Understanding your policy: 18 property insurance terms you need to know

By HUB SmartCoverage Team on September 5th, 2018

Insurance policies can be confusing. The insurance industry has such specific language when it talks about coverage, deductibles, or floaters, and anyone on the outside might have a bit of a learning curve to overcome.

In this post, we're going to go over some of the key terms you'll need to know in order to better understand your coverage and the claims process. 

Actual cash value

Actual cash value (also known as actual cost value) refers to the cost of repairing or replacing damaged or lost property with similar property of the same quality or make. So, if your property is insured for actual cash value, you’ll have your damaged item replaced or repaired to its original condition prior to the damage. 

In practice, if your stove from 1990 goes bust, you'll have that stove from 1990 repaired or replaced right up to its 1990 condition.

Additional coverage

Sometimes, your basic insurance packages won’t cover all the things you want to protect.

Purchasing extra or additional coverages provides protection to things not listed in normal policies. For example, you may have some jewelry you want to keep safe, so you add on some extra coverage for the value of that jewelry in case it gets damaged or stolen.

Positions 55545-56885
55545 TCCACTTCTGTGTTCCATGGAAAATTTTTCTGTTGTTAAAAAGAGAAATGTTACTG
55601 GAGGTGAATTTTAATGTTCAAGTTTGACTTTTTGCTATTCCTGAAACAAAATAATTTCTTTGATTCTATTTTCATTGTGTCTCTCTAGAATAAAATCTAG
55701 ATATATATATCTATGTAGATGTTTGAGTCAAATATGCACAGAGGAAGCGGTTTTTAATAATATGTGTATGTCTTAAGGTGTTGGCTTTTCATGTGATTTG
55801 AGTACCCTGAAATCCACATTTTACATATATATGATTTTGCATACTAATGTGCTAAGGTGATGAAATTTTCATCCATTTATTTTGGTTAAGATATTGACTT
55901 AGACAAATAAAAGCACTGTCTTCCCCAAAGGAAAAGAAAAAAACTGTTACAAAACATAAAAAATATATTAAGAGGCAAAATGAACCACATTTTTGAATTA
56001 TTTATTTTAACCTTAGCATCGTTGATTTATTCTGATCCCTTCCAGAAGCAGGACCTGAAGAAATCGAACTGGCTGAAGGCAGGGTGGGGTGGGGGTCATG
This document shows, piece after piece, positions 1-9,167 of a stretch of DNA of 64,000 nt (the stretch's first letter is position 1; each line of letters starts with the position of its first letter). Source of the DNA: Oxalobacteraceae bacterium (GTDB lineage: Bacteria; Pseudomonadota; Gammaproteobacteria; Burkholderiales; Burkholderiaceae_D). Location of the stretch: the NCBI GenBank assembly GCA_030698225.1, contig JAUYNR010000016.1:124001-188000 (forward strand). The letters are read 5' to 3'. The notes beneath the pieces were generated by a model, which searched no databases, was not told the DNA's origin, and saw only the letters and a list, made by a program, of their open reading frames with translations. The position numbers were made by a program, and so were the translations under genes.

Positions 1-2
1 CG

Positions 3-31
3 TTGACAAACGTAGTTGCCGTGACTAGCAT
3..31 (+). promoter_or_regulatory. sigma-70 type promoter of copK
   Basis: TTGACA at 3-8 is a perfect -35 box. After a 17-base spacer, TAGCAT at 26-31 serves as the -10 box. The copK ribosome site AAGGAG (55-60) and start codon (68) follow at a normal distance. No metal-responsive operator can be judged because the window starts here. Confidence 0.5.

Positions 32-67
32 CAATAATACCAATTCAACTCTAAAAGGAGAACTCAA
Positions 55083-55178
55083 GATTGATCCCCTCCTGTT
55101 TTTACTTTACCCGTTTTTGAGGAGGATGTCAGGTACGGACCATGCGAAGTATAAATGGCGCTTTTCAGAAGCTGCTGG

Additional coverage can be called Endorsements, Riders or Floaters which all get attached to the original policy.  


If you file a claim, an adjuster might call you back to follow up or they may visit the site of the damage you’re seeking coverage for. Adjusters are representative of your insurance company who work to determine the extent of the damage you're claiming and the insurer’s liability towards it.


When your insured property experiences damage or loss, you submit a claim to your insurance provider. The claim acts as a demand for payment or benefits promised by your insurance policy if the damage is above your deductible. Claims can be denied by an insurer if they don’t meet certain criteria.  

Condo insurance

Condominium insurance is a type of property insurance that protects an owner’s condo unit.

It’s pretty similar to homeowners insurance, however, homeowners coverage covers the outside structure of the standalone home, whereas condo insurance does not. The condo unit owner has no responsibility for the building’s exterior areas. Therefore, condo insurance is relatively cheaper than homeowners coverage.


Depreciation occurs over time when the value of any particular property item decreases. The loss in value could be due to general use, obsolescence or wear and tear.


Whenever something is excluded from coverage or protection, it will explicitly say so on your policy. Certain conditions, circumstances or situations could void an insurance claim.

For example, your basement will not be covered for damages in the event of a flood if you don’t add flood coverage as a rider or if your policy explicitly excludes this type of peril.

Insurance fraud

You commit insurance fraud by intentionally lying about a claim, extent of damages, fault in the incident, or anything else that would allow you to obtain payment for something which would otherwise not be paid.


When you are liable for something, it means you hold the responsibility for causing (through negligence) injury to another person or damage to someone else’s property. This may also be called Personal Liability.